Smartphone battery capacity

You see it on the TV, you hear it on the radio, you read about it online. Smartphone battery capacity is a battlefield for advertisers, marketers, salespeople and companies. “Our latest phone has a 6,000mAh battery and it will keep you online for days without recharging”, some boldly claim.


Read: Types of Smartphone batteries


The average end user too is not left out. People will not buy a phone with certain battery capacities. We all have at some point had to state our battery capacities to friends and family members. So that begs the question…

What is smartphone battery capacity?

Smartphone battery capacity can be defined as how much electrical current, power or charge that a battery can hold. A battery that can hold a lot of charge is said to have a high capacity (or it is a big battery), while a battery that holds less charge is a low capacity battery (or a small battery).

Battery capacities are rated in milli amperes per hour (mAh). The symbol for ampere or current is the capital letter A. This is why battery capacities are written as “mAh”.

Bigger batteries like the ones in your car, UPS or solar inverter are rated in amperes per hour (Ah).

1Ah = 1000mAh

This simply means that there are 1000mAh inside one 1Ah of battery. Smartphone batteries are much more smaller so they have a lesser capacity when compared to the aforementioned devices. If we are to use the equation above, a small 600 Ah UPS battery is equal to 600,000mAh. This should give you an idea of capacity differences between smartphone batteries and other bigger devices.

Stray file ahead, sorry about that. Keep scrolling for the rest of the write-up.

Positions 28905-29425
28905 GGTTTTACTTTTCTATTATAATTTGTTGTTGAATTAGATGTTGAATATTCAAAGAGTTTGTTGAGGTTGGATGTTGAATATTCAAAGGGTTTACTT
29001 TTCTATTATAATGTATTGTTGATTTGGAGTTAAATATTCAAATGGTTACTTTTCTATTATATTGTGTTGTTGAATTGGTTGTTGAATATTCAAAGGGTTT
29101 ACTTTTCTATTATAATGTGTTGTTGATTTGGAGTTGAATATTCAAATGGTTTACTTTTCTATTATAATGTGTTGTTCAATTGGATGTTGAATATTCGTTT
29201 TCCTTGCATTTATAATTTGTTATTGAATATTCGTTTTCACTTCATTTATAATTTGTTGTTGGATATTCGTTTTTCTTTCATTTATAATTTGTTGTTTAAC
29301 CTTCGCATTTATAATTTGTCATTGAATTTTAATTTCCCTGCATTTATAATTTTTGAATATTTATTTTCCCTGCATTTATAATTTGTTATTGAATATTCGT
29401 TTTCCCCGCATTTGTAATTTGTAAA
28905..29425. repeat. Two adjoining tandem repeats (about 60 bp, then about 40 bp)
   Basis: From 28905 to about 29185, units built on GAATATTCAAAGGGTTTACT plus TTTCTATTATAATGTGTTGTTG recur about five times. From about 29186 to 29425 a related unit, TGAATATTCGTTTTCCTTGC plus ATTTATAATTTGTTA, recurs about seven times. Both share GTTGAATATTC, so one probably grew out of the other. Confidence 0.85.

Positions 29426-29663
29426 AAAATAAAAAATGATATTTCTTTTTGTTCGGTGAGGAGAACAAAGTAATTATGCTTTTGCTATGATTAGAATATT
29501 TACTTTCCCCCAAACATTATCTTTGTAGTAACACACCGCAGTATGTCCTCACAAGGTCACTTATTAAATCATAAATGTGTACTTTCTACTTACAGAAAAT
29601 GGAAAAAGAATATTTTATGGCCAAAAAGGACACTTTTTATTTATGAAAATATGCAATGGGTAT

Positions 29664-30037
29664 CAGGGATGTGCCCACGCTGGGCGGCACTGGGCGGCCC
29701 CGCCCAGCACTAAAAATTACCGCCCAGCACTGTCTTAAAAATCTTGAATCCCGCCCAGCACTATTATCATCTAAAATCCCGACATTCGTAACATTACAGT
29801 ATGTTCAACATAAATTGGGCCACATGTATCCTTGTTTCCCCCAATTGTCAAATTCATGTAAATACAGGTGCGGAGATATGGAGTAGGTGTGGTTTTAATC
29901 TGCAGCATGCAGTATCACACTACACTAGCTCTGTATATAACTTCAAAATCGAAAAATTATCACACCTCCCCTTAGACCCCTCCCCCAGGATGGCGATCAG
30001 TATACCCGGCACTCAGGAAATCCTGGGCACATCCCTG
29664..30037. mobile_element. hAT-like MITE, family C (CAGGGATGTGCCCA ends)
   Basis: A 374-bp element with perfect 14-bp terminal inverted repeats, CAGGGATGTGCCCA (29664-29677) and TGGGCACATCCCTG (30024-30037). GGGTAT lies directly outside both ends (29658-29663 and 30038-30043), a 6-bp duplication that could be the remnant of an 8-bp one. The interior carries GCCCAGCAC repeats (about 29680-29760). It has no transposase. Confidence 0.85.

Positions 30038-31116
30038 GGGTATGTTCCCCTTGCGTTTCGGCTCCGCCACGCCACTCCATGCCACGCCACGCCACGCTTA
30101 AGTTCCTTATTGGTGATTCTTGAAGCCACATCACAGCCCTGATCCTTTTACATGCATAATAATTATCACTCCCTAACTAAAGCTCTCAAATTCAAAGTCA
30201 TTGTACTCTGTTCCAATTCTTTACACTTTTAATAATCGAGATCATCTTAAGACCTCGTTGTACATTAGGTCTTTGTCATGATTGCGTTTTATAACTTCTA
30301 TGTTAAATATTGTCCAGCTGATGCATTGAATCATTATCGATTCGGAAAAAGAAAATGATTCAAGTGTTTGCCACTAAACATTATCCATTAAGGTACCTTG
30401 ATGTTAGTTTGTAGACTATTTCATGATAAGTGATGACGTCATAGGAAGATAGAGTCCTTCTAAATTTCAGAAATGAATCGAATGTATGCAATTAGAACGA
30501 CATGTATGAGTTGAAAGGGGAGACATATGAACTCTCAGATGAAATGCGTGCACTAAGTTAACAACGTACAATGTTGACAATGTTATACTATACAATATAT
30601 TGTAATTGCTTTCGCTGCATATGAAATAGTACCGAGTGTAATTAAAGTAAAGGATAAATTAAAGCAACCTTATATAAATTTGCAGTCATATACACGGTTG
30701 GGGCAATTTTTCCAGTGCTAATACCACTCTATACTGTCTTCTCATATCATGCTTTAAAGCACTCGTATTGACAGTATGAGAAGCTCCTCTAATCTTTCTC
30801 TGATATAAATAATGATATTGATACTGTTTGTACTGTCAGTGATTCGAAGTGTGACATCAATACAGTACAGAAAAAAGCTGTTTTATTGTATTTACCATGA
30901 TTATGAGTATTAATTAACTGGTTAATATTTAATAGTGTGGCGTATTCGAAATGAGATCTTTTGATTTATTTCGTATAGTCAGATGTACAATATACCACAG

Battery capacities of modern smartphones can be anywhere between 2500mAh to as much as 6000mAh. Although, 4000mAh and 5000mAh seem to be the most common choices made by manufacturers these days.


Read: Screen on time and battery performance


What does the milli ampere per hour (mAh) imply? Oh that’s simple. It means that if the battery is connected to a 1000mAh load, it will lose 1000mAh every hour. In other words, a 4000mAh battery will should run down in 4 hours if it is connected to a 1000mAh load. Thankfully, our smartphones today do not consume 1000mAh in one hour so our batteries can last much longer than that.

The milli ampere per hour (mAh) rating of a smartphone’s battery should tell you how much current that a battery can hold but it doesn’t tell how long it can last though. That will be explained in a later post. Do keep a date with us.


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